Stewart: Civil rights leader Jesse Jackson wants to mediate Rochester unrest

Sep 11, 2020
Originally published on September 10, 2020 4:34 pm

The Rev. Lewis Stewart said Thursday that the Rev. Jesse Jackson is considering coming to Rochester next week. 

Stewart spoke with the national civil rights leader on Wednesday and other members of the Rainbow PUSH Coalition in recent days. He said Jackson has been closely watching the recent unrest in Rochester. 

“Mr. Prude’s death and the ongoing protests here was certainly a red flag for him to say, 'What can we do to help?' ” said Stewart. “Rev. Jackson would like to certainly come in the middle of next week and talk about things in regards to plotting a course for more stability in our city.”

Mass protests have been a daily occurrence in Rochester since Daniel Prude’s family revealed last week that Prude suffocated in police custody in March. His family called 911 because of concerns about his mental health. 

Demonstrators have demanded resignations from city leaders like Mayor Lovely Warren and Police Chief La’Ron Singletary; the chief said earlier this week that he'll retire at the end of the month. Protesters also came into conflict with Rochester police, who responded by using pepperballs, flash bangs and gas to disperse crowds around its headquarters downtown. Questions about who knew what and when about Prude's death have caused local leaders to point fingers at each other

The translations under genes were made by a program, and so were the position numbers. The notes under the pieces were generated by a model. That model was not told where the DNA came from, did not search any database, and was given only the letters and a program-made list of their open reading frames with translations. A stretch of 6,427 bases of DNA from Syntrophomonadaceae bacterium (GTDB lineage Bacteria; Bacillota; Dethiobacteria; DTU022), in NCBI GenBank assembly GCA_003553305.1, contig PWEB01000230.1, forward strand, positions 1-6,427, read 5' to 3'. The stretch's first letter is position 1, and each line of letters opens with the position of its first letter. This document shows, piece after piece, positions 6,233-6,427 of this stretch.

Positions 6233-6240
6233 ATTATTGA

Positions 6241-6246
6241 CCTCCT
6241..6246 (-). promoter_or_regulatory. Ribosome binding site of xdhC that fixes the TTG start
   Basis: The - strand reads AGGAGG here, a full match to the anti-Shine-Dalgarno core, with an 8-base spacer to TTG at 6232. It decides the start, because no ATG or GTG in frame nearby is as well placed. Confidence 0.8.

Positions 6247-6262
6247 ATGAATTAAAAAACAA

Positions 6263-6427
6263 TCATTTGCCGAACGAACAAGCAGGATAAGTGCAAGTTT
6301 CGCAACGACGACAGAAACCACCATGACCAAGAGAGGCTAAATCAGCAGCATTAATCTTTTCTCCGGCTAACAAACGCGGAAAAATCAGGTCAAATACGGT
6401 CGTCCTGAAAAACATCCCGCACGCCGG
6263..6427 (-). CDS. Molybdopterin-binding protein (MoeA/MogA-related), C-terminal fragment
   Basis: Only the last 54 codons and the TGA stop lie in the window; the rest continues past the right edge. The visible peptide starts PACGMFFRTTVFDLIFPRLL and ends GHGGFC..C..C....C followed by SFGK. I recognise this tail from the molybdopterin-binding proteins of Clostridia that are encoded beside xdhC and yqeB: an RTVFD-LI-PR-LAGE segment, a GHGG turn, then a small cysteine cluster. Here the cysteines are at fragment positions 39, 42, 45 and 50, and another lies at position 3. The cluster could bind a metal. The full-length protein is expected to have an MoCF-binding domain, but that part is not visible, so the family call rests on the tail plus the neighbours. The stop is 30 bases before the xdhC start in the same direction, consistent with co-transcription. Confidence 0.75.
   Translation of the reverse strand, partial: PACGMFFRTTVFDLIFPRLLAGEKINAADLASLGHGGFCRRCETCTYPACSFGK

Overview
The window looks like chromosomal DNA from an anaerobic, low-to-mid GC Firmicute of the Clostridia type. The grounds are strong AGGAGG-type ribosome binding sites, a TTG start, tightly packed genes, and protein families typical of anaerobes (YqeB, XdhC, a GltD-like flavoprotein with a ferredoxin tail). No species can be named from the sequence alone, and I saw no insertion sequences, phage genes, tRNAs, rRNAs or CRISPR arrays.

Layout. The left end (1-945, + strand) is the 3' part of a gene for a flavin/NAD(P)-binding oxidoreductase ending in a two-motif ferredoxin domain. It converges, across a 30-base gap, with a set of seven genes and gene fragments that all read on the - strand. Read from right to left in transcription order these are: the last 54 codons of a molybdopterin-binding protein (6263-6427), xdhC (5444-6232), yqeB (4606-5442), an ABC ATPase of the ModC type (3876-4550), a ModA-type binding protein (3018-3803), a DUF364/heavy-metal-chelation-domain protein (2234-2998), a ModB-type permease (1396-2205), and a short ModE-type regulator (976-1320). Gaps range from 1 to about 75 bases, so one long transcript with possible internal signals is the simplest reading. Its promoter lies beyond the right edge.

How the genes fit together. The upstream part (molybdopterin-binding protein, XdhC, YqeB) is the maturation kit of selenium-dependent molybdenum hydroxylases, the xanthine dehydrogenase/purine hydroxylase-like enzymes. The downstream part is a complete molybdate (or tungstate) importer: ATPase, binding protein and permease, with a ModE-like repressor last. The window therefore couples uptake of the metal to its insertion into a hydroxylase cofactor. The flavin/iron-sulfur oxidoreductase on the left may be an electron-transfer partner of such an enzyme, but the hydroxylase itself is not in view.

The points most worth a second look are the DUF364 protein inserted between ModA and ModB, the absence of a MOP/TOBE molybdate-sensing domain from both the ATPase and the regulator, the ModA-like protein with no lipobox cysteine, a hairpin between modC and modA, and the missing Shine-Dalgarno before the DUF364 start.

Stewart has also joined former Mayor Bill Johnson in calling for the protests to stop. 

“Just to continue to have protest, protest, protest, without a clear focus becomes pointless.” said Stewart. “I think there needs to be a moratorium on protests right now. Protesters need to get together with others in the community and talk about where do we go from here.”

One of the largest Black Lives Matter groups, Free the People Roc, has some specific demands, including defunding the Rochester Police Department and a new law prohibiting police from responding to mental health calls.

Stewart said Jackson wants to help calm things down, and Stewart is hopeful that all parties will negotiate a compromise.

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